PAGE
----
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Click on this link to buy your copy of Tidy up on your way out and I will donate £1.00 to the Bosom buddies charity. The Kindle book is less than £3.00. P.S did you know you can download a Kindle reader for your iPad or iPod for free?

On the matter of breasts

Ever since one of my schoolboy friends typed the number 58008 into a calculator, turned it upside down and held it in front of my face I have been intrigued and fascinated with boobs.

My parents couldn’t afford foreign holidays, depriving me of the opportunity to see a pair for real (with the obvious exception of my mothers – they do not count) until Jennifer kindly obliged by letting me have a peak in the playground. I was ten and so was she. Given that her chest did not look any different from mine I was underwhelmed, but she still counted. The pace of female development accelerated in senior school and I became very aware of the multitude and diversity of the emerging jumper bumps amongst the girls in my class. Unfortunately this surge in chest development coincided with a collapse in my self-confidence and it was to be another six years, post Jennifer, before I was to behold my first proper real life pair of full-grown knockers.

A couple of the more confident boys in my year claimed to have seen lots of boobs. I had no reason to doubt them and their anatomical descriptions appeared to have been correct, even in hindsight (although some of them had access to research material of a pornographic nature so they may have fabricated or at least embellished the stories). The nearest I got to porn as a youngster was reading a magazine called ‘Man and Woman’ that someone on my paper round was brave enough to order and have delivered from their local newsagent. They were at the beginning of my paper round so every other Tuesday I would reverse the order of my deliveries to give me maximum time with the intriguing magazine.

At an early age I showed no leaning towards any particular breast shape or size . Instead I just focussed on the process of feeling them, firstly outside clothing and then the ultimate challenge, the removal of a bra. This seemingly innocuous task (when seen from a woman’s perspective) is an incredibly important rite of passage. I had the good fortune of developing early mastery of this complex procedure whilst maintaining the illusion that I was experienced and calmly in control. This dexterity and deftness can only be attributed to the handling of the small parts in Airfix kits as a child (who would have thought that such a valuable skill would be imparted by the innocent construction of a 1:72 scale Messerschmitt).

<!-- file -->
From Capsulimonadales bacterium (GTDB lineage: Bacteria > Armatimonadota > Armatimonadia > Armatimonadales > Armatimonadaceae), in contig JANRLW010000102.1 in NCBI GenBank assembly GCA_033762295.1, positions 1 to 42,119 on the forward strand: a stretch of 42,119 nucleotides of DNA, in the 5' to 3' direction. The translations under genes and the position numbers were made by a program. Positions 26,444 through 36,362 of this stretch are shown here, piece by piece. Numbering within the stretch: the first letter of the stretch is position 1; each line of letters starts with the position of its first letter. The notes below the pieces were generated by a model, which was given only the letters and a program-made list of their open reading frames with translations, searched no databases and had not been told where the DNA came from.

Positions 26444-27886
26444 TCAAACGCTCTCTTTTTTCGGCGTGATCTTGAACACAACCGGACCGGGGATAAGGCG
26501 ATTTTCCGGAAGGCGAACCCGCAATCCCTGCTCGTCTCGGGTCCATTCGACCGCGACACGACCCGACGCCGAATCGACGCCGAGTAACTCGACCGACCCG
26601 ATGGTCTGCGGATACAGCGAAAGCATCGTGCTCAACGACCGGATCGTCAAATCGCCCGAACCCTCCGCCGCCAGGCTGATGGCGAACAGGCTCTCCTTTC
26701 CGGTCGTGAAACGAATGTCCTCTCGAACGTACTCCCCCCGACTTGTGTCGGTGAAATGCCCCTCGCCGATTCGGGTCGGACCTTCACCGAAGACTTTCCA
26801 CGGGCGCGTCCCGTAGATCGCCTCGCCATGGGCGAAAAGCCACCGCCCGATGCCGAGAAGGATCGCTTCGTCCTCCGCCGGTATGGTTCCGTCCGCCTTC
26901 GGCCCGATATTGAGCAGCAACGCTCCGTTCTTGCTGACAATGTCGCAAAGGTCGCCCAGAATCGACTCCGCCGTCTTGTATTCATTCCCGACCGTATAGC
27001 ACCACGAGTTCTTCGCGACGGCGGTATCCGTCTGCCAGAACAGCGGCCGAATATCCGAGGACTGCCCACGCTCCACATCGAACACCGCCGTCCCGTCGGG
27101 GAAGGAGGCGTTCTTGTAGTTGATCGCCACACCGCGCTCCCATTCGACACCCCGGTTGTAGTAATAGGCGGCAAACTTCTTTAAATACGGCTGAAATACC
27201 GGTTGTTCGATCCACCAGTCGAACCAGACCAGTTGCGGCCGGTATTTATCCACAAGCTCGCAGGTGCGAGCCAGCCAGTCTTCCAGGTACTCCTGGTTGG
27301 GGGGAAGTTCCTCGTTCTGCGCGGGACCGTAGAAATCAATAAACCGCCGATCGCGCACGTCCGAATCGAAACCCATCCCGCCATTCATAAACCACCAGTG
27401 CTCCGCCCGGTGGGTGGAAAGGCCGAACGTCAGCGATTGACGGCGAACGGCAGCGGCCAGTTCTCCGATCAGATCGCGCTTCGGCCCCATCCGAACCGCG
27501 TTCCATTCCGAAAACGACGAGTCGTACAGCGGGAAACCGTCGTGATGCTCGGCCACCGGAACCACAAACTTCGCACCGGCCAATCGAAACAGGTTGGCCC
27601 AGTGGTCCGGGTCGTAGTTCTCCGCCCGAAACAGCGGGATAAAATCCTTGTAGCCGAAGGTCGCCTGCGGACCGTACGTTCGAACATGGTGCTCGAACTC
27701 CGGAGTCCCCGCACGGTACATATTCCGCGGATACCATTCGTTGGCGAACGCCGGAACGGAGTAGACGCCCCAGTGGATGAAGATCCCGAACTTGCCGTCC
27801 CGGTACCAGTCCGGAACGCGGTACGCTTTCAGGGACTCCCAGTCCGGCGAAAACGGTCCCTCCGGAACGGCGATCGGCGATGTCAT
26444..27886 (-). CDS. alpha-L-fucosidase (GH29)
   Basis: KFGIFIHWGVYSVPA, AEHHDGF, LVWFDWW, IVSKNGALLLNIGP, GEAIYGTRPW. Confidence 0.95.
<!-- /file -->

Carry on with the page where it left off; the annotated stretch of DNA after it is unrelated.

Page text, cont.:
There are occasions where I still get confounded by some bra clasps. Panic sets in if, after ten seconds, I have not unleashed the caged duo. Of course this panic only makes things worse until I end up resorting to frustrated tugging (which is neither romantic, or fruitful). As my experience of handling boobs developed I was expecting a pattern to emerge as to how women like them to be handled and treated. But nature has not done the male of the species any favours in this regard. I have been out with women who were virtually ‘boobless’ and yet even the mere notion of a touch to their boobs had them squealing with delight. Conversely I have dated amply bosomed women whom I am fairly sure would not have batted an eyelid if I had hung off of one nipple by my teeth (I know what your thinking and I agree. It does seem a waste)